Members of the public are being warned about courier fraud scams after two recent cases resulted in victims losing a total of £14,000.
Earlier this month, officers in Ely and Cambridge were alerted to incidents where fraudsters posed as a fictitious detective – DC Harris – from a fictitious force – Hammersmith Police – to persuade their victims to hand over large amounts of cash.
In one instance, the suspect called an elderly woman from a withheld number and claimed to be from the police. They claimed to have arrested two men in connection with fraudulent activity at her bank in Ely. They explained her account had been compromised so she needed to withdraw £6,000 as part of the investigation.
This initial phone call was then followed by another asking her to read out serial numbers on some of the bank notes she had withdrawn. The man on the phone then claimed the notes were fraudulent and needed to be handed over as part of the investigation and arrangements were made for the suspect to visit the victim’s home in Ely and collect the notes.
In another similar incident a second elderly woman was contacted by fraudsters using the same sham story.
In this instance, the man on the phone claimed those arrested had been found with bank cards in her name and counterfeit money. The victim was asked to call 999 while still on this call and request to be put through to the fraud squad to verify the caller’s details (in these instances, the fraudsters remain on the line and the call never goes through). She was asked to confirm her name, date of birth, address and what bank accounts she owned. She was then asked to go to her banks in Cambridge and withdraw £6,000 from one account and £2,000 from another, being careful not to get fingerprints on the notes. A man then met her in Cambridge to collect the money.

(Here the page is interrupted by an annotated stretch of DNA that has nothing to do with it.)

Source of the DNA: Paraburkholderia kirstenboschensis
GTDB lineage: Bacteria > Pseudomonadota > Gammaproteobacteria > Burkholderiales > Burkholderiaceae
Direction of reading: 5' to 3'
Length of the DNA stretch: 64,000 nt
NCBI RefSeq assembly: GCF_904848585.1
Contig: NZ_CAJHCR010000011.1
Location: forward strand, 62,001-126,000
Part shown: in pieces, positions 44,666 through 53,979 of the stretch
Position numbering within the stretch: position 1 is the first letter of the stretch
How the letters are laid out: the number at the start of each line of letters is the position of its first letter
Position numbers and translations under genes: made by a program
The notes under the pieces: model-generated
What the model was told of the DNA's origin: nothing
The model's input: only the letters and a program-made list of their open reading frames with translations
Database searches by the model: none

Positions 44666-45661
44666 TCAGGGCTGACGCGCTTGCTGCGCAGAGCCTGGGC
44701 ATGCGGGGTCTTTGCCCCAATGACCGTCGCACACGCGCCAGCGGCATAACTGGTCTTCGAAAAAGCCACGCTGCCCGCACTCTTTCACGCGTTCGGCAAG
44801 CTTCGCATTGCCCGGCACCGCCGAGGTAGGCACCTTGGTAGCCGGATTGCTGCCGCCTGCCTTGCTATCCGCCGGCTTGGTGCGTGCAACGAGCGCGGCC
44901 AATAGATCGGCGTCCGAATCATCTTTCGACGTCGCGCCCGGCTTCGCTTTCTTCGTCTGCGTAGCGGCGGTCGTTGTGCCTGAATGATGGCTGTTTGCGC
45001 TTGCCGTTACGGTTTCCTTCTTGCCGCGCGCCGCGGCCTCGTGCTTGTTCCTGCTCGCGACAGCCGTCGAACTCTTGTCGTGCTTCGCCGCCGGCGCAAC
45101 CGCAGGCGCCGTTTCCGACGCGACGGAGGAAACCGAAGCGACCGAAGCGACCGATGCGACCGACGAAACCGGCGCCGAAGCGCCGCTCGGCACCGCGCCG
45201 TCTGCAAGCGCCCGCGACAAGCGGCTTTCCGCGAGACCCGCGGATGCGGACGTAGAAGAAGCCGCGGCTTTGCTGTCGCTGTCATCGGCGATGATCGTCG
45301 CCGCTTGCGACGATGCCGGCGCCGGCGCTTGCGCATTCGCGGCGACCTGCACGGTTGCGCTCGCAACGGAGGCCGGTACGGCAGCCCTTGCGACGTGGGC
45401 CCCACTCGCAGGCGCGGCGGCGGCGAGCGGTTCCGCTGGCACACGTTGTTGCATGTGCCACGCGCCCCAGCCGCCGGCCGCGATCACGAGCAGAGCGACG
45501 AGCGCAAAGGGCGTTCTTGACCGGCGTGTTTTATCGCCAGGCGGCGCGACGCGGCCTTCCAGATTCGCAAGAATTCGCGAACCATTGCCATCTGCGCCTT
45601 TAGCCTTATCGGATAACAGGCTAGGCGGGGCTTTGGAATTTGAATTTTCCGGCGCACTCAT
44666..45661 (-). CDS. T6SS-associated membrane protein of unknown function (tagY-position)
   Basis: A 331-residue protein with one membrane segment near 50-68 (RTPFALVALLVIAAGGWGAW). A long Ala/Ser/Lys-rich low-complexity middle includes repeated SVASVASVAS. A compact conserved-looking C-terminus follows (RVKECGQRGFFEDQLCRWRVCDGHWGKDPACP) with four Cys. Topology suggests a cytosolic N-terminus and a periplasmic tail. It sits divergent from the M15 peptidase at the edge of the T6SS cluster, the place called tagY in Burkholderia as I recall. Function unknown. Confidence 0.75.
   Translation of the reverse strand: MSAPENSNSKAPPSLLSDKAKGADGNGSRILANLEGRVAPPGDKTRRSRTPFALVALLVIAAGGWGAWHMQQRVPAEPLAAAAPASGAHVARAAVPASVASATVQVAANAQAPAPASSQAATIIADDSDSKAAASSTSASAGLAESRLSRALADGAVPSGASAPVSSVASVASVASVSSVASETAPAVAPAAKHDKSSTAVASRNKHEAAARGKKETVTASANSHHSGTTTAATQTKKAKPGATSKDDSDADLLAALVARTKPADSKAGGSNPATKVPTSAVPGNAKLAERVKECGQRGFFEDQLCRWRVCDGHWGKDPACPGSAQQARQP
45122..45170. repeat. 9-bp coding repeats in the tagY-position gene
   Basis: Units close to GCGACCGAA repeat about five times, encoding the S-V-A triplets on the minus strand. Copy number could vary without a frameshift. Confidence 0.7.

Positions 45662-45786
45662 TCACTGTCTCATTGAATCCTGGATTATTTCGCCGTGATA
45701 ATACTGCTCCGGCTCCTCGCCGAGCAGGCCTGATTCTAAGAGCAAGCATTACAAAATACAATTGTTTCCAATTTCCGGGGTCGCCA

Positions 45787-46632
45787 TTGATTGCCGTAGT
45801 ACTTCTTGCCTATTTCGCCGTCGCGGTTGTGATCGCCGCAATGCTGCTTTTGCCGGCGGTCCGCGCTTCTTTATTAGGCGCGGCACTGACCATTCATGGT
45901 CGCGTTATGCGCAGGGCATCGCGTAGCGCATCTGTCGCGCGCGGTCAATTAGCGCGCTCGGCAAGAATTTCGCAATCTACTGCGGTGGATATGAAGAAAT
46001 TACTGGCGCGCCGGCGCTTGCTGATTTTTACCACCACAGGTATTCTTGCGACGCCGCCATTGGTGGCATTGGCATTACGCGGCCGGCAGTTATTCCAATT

Cyber and fraud prevention officer Kate Thwaites said: “These crimes often have a devastating impact on the health and wellbeing of the victims and their families.
“We urge residents to please be vigilant to this and pass the message on so others can be vigilant too.
“Please remember your bank and the police will never:
- Ask for your bank account details or PIN over the phone
- Ask you to withdraw money and hand it over to them
- Ask you to send them your bank cards or any other personal property
If you receive a message from an unknown number claiming to be a family member, pause and check in on their usual number before proceeding
Further information about courier fraud can be found on the police website.